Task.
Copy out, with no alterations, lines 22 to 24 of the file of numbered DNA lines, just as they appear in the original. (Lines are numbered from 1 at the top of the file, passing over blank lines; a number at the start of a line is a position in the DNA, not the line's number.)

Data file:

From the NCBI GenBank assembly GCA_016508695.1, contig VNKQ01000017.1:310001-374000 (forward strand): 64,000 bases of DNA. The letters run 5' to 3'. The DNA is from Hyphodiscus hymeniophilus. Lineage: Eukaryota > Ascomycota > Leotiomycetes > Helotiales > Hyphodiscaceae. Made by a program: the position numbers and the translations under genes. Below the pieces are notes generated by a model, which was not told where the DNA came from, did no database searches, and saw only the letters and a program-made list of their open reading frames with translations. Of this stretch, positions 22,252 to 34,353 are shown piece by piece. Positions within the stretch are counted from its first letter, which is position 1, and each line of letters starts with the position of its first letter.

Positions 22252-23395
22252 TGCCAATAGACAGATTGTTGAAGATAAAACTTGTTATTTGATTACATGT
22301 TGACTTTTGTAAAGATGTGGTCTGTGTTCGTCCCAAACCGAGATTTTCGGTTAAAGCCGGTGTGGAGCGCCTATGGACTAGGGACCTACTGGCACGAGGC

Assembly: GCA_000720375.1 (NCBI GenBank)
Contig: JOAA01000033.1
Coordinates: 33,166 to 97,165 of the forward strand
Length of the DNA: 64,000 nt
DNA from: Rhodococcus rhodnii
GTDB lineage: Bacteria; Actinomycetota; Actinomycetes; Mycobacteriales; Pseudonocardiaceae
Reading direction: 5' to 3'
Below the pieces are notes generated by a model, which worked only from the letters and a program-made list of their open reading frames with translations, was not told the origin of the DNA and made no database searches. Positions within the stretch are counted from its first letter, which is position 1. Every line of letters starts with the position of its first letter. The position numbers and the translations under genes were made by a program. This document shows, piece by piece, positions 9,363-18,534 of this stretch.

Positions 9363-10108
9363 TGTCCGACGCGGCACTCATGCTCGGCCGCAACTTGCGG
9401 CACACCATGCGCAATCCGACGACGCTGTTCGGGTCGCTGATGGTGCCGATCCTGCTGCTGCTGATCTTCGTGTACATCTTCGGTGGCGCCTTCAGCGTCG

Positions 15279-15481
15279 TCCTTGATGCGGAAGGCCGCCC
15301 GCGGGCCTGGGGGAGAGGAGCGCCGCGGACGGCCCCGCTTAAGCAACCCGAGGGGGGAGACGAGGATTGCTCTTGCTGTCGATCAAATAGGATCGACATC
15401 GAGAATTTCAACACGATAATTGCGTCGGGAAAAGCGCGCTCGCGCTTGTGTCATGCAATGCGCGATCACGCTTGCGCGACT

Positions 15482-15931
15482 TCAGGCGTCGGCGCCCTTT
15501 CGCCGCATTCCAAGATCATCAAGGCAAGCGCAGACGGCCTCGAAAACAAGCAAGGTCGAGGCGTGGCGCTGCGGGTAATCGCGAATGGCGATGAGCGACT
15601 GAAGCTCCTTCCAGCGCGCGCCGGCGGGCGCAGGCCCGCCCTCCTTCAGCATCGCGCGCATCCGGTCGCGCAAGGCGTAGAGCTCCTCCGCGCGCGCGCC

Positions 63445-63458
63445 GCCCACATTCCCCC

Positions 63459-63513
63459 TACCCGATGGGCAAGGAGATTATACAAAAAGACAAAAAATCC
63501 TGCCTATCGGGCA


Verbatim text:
15501 CGCCGCATTCCAAGATCATCAAGGCAAGCGCAGACGGCCTCGAAAACAAGCAAGGTCGAGGCGTGGCGCTGCGGGTAATCGCGAATGGCGATGAGCGACT
15601 GAAGCTCCTTCCAGCGCGCGCCGGCGGGCGCAGGCCCGCCCTCCTTCAGCATCGCGCGCATCCGGTCGCGCAAGGCGTAGAGCTCCTCCGCGCGCGCGCC

Positions 63445-63458